Researchers have found a way to bypass the need for biological photosynthesis altogether and create food independent of sunlight by using artificial photosynthesis. The study was published in the journal, Nature Food.
Researchers used a two-step electrocatalytic process to convert carbon dioxide, electricity, and water into acetate, the form of the main component of vinegar. Food-producing organisms then consume acetate in the dark to grow.
Combined with solar panels to generate the electricity to power the electrocatalysis, this hybrid organic-inorganic system could increase the conversion efficiency of sunlight into food, up to 18 times more efficient for some foods.
“With our approach, we sought to identify a new way of producing food that could break through the limits normally imposed by biological photosynthesis,” said corresponding author Robert Jinkerson, a UC Riverside assistant professor of chemical and environmental engineering.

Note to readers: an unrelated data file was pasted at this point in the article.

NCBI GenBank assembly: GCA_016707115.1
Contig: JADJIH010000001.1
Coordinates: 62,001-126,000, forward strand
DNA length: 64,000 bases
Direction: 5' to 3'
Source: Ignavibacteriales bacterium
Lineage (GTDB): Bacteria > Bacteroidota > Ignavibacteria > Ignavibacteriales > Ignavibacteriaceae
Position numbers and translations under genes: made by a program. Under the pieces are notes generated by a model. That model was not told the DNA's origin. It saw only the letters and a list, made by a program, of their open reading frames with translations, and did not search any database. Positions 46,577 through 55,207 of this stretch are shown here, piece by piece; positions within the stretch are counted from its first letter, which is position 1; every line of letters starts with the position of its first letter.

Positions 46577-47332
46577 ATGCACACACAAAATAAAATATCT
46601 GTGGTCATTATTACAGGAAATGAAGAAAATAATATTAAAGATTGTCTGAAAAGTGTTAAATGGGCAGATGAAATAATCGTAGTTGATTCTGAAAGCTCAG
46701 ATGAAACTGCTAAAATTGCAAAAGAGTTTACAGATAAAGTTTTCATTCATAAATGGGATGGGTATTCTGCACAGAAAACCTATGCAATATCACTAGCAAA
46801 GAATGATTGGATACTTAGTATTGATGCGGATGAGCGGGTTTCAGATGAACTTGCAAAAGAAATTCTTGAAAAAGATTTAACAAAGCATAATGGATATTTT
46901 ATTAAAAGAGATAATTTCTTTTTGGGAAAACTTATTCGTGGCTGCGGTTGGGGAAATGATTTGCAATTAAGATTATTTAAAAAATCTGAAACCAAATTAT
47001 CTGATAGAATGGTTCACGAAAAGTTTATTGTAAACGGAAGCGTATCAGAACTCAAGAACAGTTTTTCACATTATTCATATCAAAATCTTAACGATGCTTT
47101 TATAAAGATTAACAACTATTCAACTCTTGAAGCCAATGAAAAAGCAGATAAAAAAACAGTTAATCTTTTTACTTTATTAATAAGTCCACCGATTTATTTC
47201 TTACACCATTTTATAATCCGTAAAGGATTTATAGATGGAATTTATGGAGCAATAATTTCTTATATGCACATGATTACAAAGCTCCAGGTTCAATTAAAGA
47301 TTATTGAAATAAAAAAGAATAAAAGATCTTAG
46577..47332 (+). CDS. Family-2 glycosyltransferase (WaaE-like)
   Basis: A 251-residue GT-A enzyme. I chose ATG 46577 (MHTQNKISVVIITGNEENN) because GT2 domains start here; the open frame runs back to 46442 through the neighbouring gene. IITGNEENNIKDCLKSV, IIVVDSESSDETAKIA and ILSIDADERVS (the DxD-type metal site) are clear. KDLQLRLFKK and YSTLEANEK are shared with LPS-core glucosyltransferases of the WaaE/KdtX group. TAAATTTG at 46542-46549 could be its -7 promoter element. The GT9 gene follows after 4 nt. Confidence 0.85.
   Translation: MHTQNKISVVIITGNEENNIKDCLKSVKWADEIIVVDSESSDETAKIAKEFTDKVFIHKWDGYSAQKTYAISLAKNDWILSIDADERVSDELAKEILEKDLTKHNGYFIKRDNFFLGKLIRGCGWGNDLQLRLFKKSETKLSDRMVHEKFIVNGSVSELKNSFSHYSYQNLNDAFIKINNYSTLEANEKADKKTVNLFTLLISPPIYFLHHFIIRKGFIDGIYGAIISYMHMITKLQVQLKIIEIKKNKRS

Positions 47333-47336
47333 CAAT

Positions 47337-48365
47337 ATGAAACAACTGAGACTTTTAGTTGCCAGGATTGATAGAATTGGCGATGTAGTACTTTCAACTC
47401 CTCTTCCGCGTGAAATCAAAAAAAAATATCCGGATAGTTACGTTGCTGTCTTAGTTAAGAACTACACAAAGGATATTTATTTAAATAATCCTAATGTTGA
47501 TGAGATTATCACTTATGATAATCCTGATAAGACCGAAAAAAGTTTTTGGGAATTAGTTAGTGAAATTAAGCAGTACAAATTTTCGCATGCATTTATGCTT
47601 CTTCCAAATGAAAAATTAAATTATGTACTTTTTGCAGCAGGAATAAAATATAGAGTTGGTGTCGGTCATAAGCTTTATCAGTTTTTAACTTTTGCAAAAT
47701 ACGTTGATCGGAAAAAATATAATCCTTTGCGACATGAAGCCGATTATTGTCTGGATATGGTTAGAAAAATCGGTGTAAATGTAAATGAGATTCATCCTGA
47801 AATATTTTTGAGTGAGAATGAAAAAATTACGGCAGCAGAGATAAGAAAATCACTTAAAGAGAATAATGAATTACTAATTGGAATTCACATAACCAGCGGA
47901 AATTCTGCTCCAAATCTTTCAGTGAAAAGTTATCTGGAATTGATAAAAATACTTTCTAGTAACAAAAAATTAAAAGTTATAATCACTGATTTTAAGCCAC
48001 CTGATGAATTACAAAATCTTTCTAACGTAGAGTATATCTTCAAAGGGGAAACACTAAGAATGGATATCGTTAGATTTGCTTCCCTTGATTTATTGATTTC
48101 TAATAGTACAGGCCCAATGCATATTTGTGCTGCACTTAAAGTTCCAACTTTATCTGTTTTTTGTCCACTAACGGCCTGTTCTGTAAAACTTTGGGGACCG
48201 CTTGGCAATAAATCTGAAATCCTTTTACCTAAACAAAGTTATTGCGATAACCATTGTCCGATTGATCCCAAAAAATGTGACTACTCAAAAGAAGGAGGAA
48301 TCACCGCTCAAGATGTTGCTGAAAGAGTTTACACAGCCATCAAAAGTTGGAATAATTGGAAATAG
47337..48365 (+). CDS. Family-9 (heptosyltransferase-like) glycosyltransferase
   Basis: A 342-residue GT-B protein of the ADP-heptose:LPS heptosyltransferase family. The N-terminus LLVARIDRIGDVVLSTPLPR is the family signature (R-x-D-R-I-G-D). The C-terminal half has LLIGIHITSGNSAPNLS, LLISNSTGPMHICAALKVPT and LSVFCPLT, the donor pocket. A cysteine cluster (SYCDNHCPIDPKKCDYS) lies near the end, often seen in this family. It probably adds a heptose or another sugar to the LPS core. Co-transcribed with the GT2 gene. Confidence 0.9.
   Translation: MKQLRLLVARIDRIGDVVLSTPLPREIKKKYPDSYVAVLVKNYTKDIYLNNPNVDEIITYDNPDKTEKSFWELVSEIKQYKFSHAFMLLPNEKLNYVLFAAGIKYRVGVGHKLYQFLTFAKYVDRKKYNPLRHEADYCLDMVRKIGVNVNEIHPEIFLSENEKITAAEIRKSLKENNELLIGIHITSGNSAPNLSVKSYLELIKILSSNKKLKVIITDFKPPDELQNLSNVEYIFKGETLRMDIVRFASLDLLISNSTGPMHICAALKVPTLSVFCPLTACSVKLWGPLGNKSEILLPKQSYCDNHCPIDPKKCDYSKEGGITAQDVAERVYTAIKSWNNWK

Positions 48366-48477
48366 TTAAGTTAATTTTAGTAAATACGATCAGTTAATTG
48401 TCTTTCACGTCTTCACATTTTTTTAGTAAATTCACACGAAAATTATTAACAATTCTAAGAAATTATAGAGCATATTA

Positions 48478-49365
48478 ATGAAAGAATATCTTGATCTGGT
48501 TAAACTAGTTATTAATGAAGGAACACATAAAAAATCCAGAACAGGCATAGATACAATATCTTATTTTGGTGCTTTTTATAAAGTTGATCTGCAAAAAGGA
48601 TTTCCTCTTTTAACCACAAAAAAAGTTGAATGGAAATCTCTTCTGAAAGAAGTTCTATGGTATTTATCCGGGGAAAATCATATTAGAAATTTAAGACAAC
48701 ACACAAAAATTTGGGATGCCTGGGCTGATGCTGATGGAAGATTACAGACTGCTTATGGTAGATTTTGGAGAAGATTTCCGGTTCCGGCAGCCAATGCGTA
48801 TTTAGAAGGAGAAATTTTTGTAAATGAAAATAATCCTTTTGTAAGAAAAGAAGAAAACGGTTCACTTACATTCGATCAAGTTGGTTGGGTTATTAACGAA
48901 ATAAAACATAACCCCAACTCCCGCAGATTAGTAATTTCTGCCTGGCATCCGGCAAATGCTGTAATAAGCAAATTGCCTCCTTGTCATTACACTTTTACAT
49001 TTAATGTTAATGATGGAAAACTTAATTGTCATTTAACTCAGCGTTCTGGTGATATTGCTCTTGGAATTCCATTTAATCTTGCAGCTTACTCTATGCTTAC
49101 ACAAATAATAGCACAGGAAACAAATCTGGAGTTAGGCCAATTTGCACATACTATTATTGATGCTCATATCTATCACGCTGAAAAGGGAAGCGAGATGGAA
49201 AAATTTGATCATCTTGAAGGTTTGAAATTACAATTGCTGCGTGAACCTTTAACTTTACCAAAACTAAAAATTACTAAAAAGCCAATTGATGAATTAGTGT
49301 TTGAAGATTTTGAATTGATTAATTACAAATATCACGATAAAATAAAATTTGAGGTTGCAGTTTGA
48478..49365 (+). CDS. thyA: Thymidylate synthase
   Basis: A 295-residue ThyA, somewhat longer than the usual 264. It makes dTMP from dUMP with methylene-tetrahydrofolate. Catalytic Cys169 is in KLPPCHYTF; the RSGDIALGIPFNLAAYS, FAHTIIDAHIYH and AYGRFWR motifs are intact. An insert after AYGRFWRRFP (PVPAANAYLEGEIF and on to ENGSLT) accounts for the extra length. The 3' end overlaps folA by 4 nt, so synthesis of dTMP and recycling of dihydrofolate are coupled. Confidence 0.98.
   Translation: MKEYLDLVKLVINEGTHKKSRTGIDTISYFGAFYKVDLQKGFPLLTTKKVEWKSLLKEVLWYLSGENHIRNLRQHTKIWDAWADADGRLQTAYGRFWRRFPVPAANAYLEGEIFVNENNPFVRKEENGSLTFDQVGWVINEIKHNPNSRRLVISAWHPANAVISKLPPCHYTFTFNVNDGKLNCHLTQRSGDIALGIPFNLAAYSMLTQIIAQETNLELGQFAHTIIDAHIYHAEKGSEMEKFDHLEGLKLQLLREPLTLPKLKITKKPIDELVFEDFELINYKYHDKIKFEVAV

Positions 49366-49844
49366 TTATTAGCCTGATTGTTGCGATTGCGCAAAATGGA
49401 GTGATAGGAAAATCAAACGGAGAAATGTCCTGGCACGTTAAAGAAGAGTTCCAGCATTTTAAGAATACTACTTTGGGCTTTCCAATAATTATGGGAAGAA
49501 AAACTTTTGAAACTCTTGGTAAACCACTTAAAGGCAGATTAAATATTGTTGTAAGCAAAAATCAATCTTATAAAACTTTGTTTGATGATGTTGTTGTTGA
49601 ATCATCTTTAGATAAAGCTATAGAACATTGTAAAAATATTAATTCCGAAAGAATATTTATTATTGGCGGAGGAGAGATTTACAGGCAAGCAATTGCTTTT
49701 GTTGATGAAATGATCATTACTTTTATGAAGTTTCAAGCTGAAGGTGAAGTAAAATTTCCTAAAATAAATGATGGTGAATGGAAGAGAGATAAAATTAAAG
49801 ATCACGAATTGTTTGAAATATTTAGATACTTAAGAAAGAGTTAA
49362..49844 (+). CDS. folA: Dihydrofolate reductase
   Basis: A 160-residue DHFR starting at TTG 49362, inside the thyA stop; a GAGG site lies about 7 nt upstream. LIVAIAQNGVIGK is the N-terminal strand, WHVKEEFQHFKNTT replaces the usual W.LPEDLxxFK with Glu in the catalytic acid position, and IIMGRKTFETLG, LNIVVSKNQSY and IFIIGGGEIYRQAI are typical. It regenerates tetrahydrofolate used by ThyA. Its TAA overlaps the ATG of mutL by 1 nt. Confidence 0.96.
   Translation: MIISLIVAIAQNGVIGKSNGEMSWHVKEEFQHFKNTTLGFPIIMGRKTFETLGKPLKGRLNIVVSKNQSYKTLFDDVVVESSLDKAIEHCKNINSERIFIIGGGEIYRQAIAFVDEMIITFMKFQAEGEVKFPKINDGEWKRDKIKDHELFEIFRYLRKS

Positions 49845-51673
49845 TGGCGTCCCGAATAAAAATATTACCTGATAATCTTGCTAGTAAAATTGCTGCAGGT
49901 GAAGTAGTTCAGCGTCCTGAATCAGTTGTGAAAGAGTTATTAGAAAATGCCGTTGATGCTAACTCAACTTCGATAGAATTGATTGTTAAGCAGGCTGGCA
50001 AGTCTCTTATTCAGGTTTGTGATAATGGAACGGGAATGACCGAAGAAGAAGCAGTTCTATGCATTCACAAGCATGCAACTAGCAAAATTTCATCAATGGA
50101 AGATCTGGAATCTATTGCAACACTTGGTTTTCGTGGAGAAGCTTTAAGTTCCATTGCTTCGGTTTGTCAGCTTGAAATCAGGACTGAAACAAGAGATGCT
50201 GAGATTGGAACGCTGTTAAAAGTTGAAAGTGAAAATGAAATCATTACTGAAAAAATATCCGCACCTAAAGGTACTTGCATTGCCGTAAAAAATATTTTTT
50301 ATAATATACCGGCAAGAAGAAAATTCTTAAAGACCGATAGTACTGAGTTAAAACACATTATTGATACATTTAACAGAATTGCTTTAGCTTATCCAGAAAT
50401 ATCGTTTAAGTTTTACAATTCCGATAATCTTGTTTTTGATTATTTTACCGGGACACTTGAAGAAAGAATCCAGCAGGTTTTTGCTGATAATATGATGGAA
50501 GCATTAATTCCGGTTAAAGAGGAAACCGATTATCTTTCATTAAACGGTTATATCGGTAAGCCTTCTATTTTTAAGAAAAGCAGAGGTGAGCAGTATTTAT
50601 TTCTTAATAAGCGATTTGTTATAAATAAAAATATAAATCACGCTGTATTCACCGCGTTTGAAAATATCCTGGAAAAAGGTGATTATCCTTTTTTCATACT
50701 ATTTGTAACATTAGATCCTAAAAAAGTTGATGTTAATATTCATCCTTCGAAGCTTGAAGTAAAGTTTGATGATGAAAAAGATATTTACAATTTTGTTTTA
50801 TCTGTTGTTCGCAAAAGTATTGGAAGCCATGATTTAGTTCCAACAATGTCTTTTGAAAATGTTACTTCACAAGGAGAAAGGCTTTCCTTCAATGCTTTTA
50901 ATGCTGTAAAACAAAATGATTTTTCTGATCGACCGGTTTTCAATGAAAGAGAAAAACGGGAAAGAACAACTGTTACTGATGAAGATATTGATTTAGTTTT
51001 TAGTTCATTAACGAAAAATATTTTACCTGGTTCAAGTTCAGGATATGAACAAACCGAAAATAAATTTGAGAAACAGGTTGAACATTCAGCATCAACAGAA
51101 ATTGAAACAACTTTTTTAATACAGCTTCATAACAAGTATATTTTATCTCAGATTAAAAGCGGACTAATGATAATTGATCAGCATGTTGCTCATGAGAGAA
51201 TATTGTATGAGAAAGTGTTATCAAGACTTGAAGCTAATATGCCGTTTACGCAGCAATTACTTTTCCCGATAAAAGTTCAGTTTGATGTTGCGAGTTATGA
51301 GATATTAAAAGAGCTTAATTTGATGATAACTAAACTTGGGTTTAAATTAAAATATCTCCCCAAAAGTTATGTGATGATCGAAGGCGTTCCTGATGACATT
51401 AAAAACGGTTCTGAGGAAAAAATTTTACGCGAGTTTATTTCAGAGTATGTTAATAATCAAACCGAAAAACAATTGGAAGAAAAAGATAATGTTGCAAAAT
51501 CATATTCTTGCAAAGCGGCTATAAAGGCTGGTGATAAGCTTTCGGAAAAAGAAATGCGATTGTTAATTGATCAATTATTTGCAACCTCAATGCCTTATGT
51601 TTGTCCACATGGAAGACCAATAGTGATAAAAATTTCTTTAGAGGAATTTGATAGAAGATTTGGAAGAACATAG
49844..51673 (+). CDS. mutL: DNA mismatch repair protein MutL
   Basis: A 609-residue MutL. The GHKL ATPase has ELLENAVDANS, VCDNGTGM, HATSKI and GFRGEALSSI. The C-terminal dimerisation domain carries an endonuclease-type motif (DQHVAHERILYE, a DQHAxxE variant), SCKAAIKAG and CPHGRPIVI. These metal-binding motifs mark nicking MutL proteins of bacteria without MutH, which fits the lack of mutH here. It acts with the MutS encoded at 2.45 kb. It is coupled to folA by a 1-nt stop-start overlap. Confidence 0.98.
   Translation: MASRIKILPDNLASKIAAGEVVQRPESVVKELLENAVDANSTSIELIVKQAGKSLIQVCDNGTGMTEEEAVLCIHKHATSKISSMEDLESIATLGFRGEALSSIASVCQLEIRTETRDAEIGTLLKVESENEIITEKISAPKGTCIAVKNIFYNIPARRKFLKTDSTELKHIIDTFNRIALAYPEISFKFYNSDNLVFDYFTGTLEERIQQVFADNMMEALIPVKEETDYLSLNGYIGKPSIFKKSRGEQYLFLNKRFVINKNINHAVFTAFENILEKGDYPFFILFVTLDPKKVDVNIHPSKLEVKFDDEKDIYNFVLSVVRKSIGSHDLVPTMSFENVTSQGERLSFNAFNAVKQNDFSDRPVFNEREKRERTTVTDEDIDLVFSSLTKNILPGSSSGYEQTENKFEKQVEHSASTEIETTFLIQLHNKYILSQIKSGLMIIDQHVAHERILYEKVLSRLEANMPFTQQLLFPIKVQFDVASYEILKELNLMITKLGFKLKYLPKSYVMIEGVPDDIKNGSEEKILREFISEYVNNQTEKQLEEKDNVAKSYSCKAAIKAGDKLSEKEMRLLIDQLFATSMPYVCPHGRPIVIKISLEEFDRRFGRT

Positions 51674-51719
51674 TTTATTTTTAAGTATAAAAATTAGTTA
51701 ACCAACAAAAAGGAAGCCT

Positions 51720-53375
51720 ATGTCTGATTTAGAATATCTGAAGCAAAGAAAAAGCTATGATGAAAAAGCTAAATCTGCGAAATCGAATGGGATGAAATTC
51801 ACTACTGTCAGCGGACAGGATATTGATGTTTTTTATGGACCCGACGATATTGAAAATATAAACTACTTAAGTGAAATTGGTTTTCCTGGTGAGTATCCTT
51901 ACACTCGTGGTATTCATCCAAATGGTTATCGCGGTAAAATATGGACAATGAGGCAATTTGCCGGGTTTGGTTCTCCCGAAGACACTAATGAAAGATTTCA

In order to integrate all the components of the system together, the output of the electrolyser was optimised to support the growth of food-producing organisms. Electrolysers are devices that use electricity to convert raw materials like carbon dioxide into useful molecules and products. The amount of acetate produced was increased while the amount of salt used was decreased, resulting in the highest levels of acetate ever produced in an electrolyser to date.
“Using a state-of-the-art two-step tandem CO2 electrolysis setup developed in our laboratory, we were able to achieve a high selectivity towards acetate that cannot be accessed through conventional CO2 electrolysis routes,” said corresponding author Feng Jiao at the University of Delaware.
Experiments showed that a wide range of food-producing organisms can be grown in the dark…